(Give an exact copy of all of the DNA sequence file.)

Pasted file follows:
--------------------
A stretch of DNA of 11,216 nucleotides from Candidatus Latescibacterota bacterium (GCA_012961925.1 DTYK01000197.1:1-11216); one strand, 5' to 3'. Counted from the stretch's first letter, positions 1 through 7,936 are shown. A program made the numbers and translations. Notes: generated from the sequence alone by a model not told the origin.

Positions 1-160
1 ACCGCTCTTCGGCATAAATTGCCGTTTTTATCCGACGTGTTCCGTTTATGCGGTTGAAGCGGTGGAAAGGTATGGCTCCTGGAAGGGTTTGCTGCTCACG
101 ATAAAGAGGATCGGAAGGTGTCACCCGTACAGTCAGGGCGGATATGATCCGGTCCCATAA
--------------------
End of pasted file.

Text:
A stretch of DNA of 11,216 nucleotides from Candidatus Latescibacterota bacterium (GCA_012961925.1 DTYK01000197.1:1-11216); one strand, 5' to 3'. Counted from the stretch's first letter, positions 1 through 7,936 are shown. A program made the numbers and translations. Notes: generated from the sequence alone by a model not told the origin.

Positions 1-160
1 ACCGCTCTTCGGCATAAATTGCCGTTTTTATCCGACGTGTTCCGTTTATGCGGTTGAAGCGGTGGAAAGGTATGGCTCCTGGAAGGGTTTGCTGCTCACG
101 ATAAAGAGGATCGGAAGGTGTCACCCGTACAGTCAGGGCGGATATGATCCGGTCCCATAA